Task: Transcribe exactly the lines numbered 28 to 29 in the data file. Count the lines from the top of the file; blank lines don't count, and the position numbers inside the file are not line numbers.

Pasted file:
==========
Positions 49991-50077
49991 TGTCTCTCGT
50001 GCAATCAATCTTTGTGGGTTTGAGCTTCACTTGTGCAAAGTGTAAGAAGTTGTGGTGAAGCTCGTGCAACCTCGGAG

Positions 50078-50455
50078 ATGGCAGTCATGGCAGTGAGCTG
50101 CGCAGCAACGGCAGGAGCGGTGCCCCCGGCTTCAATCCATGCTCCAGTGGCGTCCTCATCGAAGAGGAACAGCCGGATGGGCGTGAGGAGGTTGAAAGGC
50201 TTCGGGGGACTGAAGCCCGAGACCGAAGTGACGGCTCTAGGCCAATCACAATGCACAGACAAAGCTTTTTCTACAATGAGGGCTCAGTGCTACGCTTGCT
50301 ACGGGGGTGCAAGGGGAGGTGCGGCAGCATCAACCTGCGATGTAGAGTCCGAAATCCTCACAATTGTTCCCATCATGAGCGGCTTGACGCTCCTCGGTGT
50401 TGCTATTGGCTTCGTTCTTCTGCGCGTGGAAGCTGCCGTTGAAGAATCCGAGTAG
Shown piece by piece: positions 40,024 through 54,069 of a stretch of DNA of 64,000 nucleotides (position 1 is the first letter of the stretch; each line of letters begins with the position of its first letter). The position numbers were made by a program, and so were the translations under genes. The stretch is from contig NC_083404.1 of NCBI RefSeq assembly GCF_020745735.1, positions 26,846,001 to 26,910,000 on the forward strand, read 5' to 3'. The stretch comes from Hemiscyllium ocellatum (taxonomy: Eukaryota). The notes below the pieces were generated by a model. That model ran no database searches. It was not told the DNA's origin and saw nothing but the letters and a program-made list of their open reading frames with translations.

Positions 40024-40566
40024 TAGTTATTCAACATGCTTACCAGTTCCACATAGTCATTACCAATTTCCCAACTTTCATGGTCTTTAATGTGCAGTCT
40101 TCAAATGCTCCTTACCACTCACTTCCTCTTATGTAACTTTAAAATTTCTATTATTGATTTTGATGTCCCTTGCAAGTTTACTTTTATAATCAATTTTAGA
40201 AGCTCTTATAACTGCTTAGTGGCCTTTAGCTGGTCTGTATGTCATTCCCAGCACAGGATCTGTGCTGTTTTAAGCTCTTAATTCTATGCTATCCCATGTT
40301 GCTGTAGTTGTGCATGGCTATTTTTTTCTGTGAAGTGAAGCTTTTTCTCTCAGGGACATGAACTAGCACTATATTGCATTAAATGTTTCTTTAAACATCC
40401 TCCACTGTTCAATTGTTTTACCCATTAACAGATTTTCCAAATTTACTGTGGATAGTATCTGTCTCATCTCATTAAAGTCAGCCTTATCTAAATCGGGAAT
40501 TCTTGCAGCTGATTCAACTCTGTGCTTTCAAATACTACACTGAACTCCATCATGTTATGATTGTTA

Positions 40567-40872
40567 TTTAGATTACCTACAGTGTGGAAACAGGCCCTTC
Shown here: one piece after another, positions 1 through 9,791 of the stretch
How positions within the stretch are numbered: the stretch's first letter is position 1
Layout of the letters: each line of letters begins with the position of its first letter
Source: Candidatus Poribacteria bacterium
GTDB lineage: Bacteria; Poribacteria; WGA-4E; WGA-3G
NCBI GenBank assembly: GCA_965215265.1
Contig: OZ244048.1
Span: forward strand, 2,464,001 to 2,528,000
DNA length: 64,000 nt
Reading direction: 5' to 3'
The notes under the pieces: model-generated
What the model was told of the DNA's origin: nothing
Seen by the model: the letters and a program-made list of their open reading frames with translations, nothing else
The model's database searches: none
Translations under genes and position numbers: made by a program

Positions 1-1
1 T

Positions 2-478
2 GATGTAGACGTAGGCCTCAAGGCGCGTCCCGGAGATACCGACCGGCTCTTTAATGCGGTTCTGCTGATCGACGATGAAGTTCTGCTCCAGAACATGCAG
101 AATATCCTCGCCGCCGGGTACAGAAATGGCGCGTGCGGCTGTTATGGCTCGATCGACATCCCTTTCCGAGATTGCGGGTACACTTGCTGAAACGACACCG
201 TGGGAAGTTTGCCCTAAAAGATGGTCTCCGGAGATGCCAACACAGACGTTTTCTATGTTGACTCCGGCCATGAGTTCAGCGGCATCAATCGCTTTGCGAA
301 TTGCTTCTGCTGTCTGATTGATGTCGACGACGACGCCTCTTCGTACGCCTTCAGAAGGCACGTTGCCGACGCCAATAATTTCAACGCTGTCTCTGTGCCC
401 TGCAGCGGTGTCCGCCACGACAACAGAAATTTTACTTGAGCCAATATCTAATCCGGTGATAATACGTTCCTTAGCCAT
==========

DNA length: 64,000 nt
Reading direction: 5' to 3'